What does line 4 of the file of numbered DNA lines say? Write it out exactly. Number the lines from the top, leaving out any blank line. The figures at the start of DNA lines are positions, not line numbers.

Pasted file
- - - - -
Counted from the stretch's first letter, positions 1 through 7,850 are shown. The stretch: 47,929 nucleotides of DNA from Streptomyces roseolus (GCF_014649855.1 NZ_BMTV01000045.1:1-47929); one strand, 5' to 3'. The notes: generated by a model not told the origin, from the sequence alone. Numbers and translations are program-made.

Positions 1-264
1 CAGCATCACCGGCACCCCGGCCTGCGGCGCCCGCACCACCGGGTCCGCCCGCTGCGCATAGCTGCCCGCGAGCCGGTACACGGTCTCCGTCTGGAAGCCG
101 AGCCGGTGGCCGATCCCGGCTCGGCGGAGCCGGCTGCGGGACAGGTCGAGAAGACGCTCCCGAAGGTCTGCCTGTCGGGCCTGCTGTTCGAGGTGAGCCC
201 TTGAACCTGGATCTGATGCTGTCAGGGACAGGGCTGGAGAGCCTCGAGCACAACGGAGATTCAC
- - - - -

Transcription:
101 AGCCGGTGGCCGATCCCGGCTCGGCGGAGCCGGCTGCGGGACAGGTCGAGAAGACGCTCCCGAAGGTCTGCCTGTCGGGCCTGCTGTTCGAGGTGAGCCC